Mancini under pressure at City, but Liverpool trust in Rodgers

Nov 2, 2012

Anfield boss Rodgers will be given time, but unbeaten Mancini's future is uncertain

FALLEN giants Liverpool may be sitting 12th in the league with just one home win under their belts this term and a team full of teenagers, but manager Brendan Rodgers has been given the explicit backing of the club's owners, while not far away in Manchester, City boss Roberto Mancini appears to be inching closer to the Etihad exit door, despite the champions' unbeaten start to the league season.

Despite the very different fortunes of their respective clubs it is Mancini who looks the most vulnerable manager after it was reported that he came close to quitting City last season to take a job with Monaco.

The Guardian adds to the pressure on Mancini by claiming that he held "secret talks" with Monaco, and says that owner Russian billionaire Dmitry Rybolovlev was prepared to pay Mancini €8m a year.

"Mancini eventually signed a new five-year contract at City in July, but not before Monaco had formed the distinct impression he was willing to sever his ties with his current club... [The] terms of a prospective contract with Monaco had been agreed. Monaco, in short, were convinced they had got their man," reports the paper.

It also points out that Mancini is under pressure after City effectively blew their chances of qualifying for the knock-out stages of the Champions League by earning just one point from their first three games.

To make matters worse there have been rumblings of discontent from some players over the manager's tactical tinkering this season and to cap it all former Barcelona boss Pep Guardiola is being linked with the City job after his mentor Txiki Begiristain arrived at the Etihad as sporting director.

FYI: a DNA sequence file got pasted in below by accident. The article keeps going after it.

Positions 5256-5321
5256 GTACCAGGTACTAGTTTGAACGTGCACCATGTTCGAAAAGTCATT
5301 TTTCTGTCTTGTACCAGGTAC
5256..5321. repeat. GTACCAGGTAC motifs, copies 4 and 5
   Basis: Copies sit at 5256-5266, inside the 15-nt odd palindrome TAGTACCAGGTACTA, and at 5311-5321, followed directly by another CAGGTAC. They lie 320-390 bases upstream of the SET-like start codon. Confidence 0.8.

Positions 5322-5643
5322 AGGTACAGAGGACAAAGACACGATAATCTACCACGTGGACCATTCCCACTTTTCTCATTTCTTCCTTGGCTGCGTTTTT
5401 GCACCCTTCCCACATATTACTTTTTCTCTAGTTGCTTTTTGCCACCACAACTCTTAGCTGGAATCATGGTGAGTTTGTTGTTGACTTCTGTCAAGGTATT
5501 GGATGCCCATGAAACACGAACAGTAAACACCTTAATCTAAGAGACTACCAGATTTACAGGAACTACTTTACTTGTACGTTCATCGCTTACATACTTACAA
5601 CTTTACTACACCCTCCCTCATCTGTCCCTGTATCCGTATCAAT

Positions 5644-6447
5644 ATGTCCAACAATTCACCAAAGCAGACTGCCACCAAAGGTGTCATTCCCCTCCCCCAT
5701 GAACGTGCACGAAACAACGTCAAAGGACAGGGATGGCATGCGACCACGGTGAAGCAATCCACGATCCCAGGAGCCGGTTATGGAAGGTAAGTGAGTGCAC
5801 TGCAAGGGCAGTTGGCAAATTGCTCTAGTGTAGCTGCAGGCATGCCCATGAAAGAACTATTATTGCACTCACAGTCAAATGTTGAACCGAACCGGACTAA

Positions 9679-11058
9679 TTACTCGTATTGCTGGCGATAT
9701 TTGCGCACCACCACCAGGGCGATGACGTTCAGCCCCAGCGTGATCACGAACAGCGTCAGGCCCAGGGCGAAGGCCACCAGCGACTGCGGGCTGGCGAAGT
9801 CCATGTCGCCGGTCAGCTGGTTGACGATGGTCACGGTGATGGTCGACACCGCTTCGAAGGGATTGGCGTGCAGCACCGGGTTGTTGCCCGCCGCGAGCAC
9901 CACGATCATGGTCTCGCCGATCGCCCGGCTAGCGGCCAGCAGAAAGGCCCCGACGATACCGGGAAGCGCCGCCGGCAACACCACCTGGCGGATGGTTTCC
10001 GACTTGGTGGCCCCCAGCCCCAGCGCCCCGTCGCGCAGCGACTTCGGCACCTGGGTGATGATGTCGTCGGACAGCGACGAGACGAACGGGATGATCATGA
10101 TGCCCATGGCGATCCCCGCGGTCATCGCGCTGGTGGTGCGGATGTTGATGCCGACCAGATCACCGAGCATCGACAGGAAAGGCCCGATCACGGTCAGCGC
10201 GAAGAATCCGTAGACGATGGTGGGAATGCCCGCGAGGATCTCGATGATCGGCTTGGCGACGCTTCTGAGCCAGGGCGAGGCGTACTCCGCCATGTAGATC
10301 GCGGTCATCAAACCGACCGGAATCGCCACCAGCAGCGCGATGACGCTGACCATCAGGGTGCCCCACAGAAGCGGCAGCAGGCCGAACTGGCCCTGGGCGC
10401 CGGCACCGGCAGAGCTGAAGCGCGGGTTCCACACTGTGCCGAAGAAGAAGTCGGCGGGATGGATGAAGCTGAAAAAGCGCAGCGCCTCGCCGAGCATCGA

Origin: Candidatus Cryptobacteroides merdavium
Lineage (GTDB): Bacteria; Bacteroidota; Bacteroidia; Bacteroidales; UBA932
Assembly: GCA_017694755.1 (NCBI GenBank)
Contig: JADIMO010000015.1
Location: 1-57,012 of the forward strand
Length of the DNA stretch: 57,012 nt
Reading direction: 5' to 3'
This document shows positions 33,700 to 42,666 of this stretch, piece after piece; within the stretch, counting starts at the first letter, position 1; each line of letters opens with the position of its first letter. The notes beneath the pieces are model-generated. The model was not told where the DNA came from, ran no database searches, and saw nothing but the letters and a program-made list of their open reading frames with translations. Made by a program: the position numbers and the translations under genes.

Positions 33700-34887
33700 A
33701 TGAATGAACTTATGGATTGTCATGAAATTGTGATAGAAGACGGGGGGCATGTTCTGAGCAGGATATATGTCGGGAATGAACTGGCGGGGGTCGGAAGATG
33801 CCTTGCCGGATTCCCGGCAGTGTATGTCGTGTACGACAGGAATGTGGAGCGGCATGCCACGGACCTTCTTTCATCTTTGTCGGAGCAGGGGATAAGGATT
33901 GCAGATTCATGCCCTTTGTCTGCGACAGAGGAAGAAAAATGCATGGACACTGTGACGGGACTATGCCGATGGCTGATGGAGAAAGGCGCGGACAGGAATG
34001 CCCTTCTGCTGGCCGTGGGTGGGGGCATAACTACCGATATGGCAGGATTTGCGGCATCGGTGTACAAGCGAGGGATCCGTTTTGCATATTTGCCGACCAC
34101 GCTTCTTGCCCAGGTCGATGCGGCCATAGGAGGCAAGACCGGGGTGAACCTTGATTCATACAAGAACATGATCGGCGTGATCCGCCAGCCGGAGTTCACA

Mancini has tried to make light of the situation by insisting "I don't read the newspapers" but he could be forgiven for glancing enviously at Anfield, where Brendan Rodgers has seen his young side manage just ten points from their opening nine games, but appears to be in an unassailable position.

After watching his side lose 3-1 to Swansea in the Capital One Cup on Wednesday he bemoaned the lack of players at his disposal. The reaction of the club's American owners has been to promise new funds in January to fund a recruitment drive. Arsenal's Theo Walcott is said to be top of his shopping list.

"The thinness of Rodgers' options [has been] laid bare," reported The Daily Telegraph. "The urgency for reinforcements to relieve the pressure on Luis Suarez, Steven Gerrard and the club's increasingly overburdened youngsters [is] all too clear."

However, Rodgers will be given time. "The volume of money wasted at Anfield since [Liverpool's] last successful spending splurge in 2007 is horrifying," reports The Daily Telegraph. "The Anfield board know Rodgers is paying the price for this legacy, which is why they have adopted a long-term strategy. The surrendering of their League Cup title is a setback, but the Northern Irishman can expect several transfer windows to assemble his own team."

Perhaps surpsrisingly, given their respective positions, both Mancini and Rodgers are 20/1 to become the next Premier League manager to be sacked.

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